Recent ideas from the agile camp such as “Lean Thinking” offer some very interesting ideas for delivering value to stakeholders much quicker and more frequently than other approaches. Years ago I wrote about breaking large projects in corporate environments into smaller projects and treating them like regular releases. See the article “Effective governance practices for Iteration Software Development” at upmentors.com for more information on this approach. I have helped companies adopt this approach and the effects have been dramatic.
I believe that 2010 will be another year of increased adoption rates of agile practices. However, until management has the courage to apply some of these techniques on their projects, there will always be friction between management and those practitioners that understand the flawed approaches of plan-driven development and wish to adopt these wonderful agile ideas."
Mary PoppendieckForemost Lean Expert
"The biggest change I have seen in the last year is a keen interest on the part of managers - and increasingly senior managers - in understanding what they need to do to make agile software development successful. It became increasingly obvious that agile is not just a "technical approach," it is a way of thinking about how work gets done, and it involves many disciplines across the organization.
I expect that in 2010, more people will realize that software development, and the methodologies that support it, are not the thing to worry about. Software is part of a much bigger picture, and thinking about software development in isolation has been a big part of the "Software Problem" in the first place."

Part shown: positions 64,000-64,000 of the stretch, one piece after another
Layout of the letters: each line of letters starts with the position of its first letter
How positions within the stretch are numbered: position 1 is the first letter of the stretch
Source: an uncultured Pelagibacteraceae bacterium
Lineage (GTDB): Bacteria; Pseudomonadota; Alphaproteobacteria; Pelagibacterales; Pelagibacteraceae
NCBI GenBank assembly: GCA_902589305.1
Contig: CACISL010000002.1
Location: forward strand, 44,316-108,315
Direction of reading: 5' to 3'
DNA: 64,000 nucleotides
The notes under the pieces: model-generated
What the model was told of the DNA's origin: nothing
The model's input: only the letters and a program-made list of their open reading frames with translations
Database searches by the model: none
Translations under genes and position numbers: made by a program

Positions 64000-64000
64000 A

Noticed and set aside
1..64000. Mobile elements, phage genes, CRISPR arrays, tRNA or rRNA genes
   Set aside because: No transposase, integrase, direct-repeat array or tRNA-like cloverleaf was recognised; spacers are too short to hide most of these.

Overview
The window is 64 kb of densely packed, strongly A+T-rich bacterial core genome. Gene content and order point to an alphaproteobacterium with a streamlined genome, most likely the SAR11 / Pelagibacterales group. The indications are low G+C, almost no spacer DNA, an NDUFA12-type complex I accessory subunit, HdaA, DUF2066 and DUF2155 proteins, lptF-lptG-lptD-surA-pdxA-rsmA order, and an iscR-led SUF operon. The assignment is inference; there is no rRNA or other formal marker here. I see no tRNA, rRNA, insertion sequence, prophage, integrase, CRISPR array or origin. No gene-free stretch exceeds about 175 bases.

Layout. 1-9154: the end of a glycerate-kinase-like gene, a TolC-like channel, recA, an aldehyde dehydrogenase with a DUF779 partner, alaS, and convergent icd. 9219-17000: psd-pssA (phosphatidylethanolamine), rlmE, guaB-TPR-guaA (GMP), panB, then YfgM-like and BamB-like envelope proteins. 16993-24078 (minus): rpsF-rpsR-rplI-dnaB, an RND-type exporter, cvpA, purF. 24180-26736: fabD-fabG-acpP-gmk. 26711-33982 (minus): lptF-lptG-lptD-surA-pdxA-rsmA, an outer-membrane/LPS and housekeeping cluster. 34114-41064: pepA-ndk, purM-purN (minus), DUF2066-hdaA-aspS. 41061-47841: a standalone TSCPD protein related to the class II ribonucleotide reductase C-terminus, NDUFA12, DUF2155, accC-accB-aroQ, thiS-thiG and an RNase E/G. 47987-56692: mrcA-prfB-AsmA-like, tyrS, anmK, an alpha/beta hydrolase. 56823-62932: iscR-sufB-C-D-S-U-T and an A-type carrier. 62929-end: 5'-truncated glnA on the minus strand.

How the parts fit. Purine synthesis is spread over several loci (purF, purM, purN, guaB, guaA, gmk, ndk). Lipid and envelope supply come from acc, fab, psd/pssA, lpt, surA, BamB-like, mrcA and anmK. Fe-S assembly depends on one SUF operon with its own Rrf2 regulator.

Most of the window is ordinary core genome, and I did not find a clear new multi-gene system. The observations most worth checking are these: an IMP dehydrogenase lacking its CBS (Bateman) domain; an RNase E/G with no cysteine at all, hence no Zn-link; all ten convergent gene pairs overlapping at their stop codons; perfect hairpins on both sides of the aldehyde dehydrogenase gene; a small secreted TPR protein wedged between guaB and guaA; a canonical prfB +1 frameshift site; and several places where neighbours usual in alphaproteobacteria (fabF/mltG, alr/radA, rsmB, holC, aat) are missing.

Joshua KerievskyCEO, Industrial Logic Inc.
"2009 has seen a great year of advancements in Agile. Lean principles and practices have helped management and others truly "get" Agile's value proposition, Kanban has proven itself to be a strong and viable alternative to Scrum, Continuous Deployment has enabled innovative companies to push a steady stream of value into their customer's hands, and XP's technical practices, including Test-Driven Development and Refactoring, continue to gain in value to organizations that once resigned themselves to having big balls of mud.
Despite the successes, we are still seeing plenty of organizations adopting either a trivial form of Agile or trying out a fuller-formed Agile process only to see much of the values/practices quickly fade away. We've seen too many people driven to get "certifications" rather than a deep understanding of Agile. And finally, we've witnessed buyouts of companies that were doing great Agile work only to have the purchasing company wipe away the Agile process in favor of outsourced labor that uses a Waterfall processes. So there is still plenty of work for us Agilists to do!"
Now that you've heard what they have to say, tell us your reflections for methodologies in 2009 and your predictions for 2010.